Throughout Frankenstein, Shelley demonstrates downfalls and misadventures that plague those who obsessively pursue knowledge. In the letters that are the preface to the main story, we meet our first narrator, Robert Walton. He lusts after a kind of knowledge, so secret, and so unknown that he is willing to sacrifice his own life, and perhaps the lives of others, in its pursuit. It becomes apparent how extreme this devotion is, when, in Letter 3, Walton blatantly declares,“…how gladly I would sacrifice my fortune, my existence, my every hope, to the furtherance of my enterprise,” He even goes on to say that, “One man’s life or death were but a small price to pay for the acquirement of knowledge which I sought…” (Shelley, 14) It is in this state of mind, that he encounters an elderly Victor Frankenstein. Frankenstein, upon recognizing the young Walton’s fanaticism and unwavering devotion to the discovery of knowledge, becomes incensed. “ Unhappy man! Do you share my madness? Have you drunk also of the intoxicating draught? Here me—let me reveal my tale, and you will dash the cup from your lips!” (Shelley, 15) This is not only the introduction to the main plot of the novel, but also is the introduction of Shelley’s theory on knowledge and its consequences. She presents a theory which states that an obsessive, perhaps unhealthy thirst for knowledge, especially the sort of knowledge that is closely linked to the supernatural and the taboo (for instance, the books of Alchemy that a young Victor becomes so enraptured with) will certainly damn you to a cursed existence.
It is made plain several times throughout the novel that the obsessive pursuit and acquirement of knowledge is extremely dangerous. Shelley does this by having Frankenstein directly tell Walton that the unhealthy pursuit of knowledge is surely cursed, in addition to having other characters, such as Frankenstein’s father and professor; both of them comment on the unhealthiness of Frankenstein’s obsession with outdated and somewhat supernatural “scientific” texts. In addition to blatant statements supporting Shelley's own theory by various characters in the novel, she also presents the theory in a way that, at least in the context of the story, proves itself to be true. If Frankenstein hadn’t possessed the urge to study the supernatural subjects that he was so enraptured with, and did not have the fanatical determination that enabled him to accomplish bringing his creation to life, then his youngest brother William would never had died, nor his family’s beloved servant Justine.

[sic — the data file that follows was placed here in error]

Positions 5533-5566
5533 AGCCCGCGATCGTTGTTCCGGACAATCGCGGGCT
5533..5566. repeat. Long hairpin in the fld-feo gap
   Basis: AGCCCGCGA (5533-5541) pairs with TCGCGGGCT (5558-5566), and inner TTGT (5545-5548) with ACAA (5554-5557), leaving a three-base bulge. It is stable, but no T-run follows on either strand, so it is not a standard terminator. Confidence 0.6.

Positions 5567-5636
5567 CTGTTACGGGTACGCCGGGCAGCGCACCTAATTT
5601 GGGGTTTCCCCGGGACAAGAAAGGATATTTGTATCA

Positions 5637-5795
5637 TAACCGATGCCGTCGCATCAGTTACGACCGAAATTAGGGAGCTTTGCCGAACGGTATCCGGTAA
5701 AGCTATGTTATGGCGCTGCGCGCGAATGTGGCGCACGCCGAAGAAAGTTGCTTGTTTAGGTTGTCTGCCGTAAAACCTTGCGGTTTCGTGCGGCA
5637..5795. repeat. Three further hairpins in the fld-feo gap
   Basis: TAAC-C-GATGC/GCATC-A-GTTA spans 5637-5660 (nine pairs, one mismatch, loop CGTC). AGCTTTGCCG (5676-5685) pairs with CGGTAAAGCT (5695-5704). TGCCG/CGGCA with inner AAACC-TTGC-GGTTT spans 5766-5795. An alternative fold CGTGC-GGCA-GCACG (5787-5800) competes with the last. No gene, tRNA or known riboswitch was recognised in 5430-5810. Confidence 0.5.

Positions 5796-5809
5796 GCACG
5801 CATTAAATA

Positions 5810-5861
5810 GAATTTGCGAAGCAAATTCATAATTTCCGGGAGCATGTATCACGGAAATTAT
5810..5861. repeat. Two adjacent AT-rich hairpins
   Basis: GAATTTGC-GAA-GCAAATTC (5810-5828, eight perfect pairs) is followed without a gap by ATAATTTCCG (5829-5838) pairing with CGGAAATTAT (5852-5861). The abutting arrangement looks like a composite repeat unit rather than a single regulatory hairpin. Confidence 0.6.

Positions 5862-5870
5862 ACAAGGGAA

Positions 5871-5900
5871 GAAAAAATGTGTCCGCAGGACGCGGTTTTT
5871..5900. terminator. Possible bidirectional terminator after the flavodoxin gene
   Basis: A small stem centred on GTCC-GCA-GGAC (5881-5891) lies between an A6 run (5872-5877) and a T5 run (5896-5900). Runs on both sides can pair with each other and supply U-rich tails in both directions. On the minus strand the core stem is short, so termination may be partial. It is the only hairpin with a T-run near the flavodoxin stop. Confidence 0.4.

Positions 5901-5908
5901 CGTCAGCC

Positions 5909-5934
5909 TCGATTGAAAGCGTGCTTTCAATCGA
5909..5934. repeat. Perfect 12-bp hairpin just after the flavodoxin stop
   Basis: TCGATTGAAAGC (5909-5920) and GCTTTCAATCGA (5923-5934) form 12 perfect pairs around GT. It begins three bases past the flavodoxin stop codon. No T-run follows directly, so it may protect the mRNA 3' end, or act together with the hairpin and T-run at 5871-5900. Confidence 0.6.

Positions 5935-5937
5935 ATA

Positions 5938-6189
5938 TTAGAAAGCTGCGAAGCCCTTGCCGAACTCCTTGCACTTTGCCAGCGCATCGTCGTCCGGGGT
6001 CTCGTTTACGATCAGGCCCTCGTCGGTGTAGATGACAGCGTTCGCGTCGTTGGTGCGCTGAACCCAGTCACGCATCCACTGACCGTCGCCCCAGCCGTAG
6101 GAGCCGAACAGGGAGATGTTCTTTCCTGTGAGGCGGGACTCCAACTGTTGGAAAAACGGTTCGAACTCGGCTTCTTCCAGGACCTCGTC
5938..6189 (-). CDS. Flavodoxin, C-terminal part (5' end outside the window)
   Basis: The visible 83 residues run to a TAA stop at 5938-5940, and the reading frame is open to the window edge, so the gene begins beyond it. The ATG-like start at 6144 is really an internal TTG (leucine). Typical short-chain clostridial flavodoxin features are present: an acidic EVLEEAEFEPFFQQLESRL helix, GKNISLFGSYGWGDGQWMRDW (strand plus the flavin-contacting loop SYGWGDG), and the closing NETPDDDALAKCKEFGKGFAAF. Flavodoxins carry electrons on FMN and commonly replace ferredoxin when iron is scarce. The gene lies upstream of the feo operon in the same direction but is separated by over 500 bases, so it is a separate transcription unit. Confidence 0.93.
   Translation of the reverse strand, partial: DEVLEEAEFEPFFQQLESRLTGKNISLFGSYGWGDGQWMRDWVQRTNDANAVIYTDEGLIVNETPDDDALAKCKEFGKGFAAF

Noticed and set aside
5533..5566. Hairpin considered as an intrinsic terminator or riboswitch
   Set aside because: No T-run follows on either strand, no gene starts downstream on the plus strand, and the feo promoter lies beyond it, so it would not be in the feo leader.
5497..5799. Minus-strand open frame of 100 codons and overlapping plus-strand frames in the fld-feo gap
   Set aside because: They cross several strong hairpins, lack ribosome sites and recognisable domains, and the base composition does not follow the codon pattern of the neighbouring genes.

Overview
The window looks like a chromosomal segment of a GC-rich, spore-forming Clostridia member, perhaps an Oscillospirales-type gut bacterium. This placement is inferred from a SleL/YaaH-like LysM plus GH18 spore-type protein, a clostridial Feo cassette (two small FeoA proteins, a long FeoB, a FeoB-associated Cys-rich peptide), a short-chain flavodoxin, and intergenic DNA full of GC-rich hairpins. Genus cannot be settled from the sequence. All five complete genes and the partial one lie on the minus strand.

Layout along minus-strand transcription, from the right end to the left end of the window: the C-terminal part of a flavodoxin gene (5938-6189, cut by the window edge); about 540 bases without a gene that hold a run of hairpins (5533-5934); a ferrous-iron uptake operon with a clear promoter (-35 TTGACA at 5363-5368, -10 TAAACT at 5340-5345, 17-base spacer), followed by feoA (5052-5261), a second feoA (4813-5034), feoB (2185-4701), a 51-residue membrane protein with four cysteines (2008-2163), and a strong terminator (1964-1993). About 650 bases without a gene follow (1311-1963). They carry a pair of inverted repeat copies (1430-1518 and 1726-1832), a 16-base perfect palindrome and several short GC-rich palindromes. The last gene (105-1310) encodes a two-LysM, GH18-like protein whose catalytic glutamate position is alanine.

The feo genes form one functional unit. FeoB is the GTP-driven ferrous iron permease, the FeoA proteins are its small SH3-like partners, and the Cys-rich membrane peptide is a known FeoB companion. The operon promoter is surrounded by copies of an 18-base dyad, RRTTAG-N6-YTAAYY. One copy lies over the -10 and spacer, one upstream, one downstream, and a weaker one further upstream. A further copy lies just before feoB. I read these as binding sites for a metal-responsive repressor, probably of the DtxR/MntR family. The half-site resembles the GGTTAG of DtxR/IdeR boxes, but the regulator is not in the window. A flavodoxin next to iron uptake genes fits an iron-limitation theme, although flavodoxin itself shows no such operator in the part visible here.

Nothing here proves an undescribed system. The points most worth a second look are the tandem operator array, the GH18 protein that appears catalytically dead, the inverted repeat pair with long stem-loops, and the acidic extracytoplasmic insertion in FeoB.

There is clearly a direct correlation between the two instances that Frankenstein points out himself. After Justine is executed unjustly for the murder of William, Frankenstein declares that he is in fact, directly responsible for both of their deaths. The guilt becomes so incredibly overwhelming that he contemplates suicide. He decides against it, as he cannot bear to cause his family any more pain, and instead he must deal with his grief in silence; any hope of punishing himself for his misdeeds seems impossible. In the end, it is Frankenstein’s creation that brings pain and torment into his life. Perhaps the most tragic aspect of this theory is the realization that Frankenstein’s grief is largely self-inflicted. None of this would have happened if he had a healthier, more natural fascination in other, more ordinary and acceptable subjects.